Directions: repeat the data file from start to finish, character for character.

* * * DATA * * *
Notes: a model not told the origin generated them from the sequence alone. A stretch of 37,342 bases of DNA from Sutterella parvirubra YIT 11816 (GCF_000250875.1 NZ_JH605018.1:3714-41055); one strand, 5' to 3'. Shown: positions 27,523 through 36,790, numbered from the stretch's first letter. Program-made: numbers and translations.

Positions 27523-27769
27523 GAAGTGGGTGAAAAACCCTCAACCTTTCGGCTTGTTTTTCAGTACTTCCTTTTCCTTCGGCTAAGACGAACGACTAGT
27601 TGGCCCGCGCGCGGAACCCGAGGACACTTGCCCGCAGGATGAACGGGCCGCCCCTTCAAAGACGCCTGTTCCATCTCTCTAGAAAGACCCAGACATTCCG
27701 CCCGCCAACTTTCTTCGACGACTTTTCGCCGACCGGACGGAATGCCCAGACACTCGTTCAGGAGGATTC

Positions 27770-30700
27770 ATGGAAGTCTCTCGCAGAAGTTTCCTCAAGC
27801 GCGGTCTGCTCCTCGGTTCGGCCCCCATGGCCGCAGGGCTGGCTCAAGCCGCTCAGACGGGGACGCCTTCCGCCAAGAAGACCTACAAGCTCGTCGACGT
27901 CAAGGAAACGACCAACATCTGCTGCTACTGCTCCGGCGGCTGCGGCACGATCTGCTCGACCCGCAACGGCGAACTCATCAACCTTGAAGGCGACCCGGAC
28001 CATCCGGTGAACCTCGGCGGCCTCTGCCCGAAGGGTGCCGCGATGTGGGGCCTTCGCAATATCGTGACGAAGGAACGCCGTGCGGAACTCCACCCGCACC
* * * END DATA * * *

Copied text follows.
Notes: a model not told the origin generated them from the sequence alone. A stretch of 37,342 bases of DNA from Sutterella parvirubra YIT 11816 (GCF_000250875.1 NZ_JH605018.1:3714-41055); one strand, 5' to 3'. Shown: positions 27,523 through 36,790, numbered from the stretch's first letter. Program-made: numbers and translations.

Positions 27523-27769
27523 GAAGTGGGTGAAAAACCCTCAACCTTTCGGCTTGTTTTTCAGTACTTCCTTTTCCTTCGGCTAAGACGAACGACTAGT
27601 TGGCCCGCGCGCGGAACCCGAGGACACTTGCCCGCAGGATGAACGGGCCGCCCCTTCAAAGACGCCTGTTCCATCTCTCTAGAAAGACCCAGACATTCCG
27701 CCCGCCAACTTTCTTCGACGACTTTTCGCCGACCGGACGGAATGCCCAGACACTCGTTCAGGAGGATTC

Positions 27770-30700
27770 ATGGAAGTCTCTCGCAGAAGTTTCCTCAAGC
27801 GCGGTCTGCTCCTCGGTTCGGCCCCCATGGCCGCAGGGCTGGCTCAAGCCGCTCAGACGGGGACGCCTTCCGCCAAGAAGACCTACAAGCTCGTCGACGT
27901 CAAGGAAACGACCAACATCTGCTGCTACTGCTCCGGCGGCTGCGGCACGATCTGCTCGACCCGCAACGGCGAACTCATCAACCTTGAAGGCGACCCGGAC
28001 CATCCGGTGAACCTCGGCGGCCTCTGCCCGAAGGGTGCCGCGATGTGGGGCCTTCGCAATATCGTGACGAAGGAACGCCGTGCGGAACTCCACCCGCACC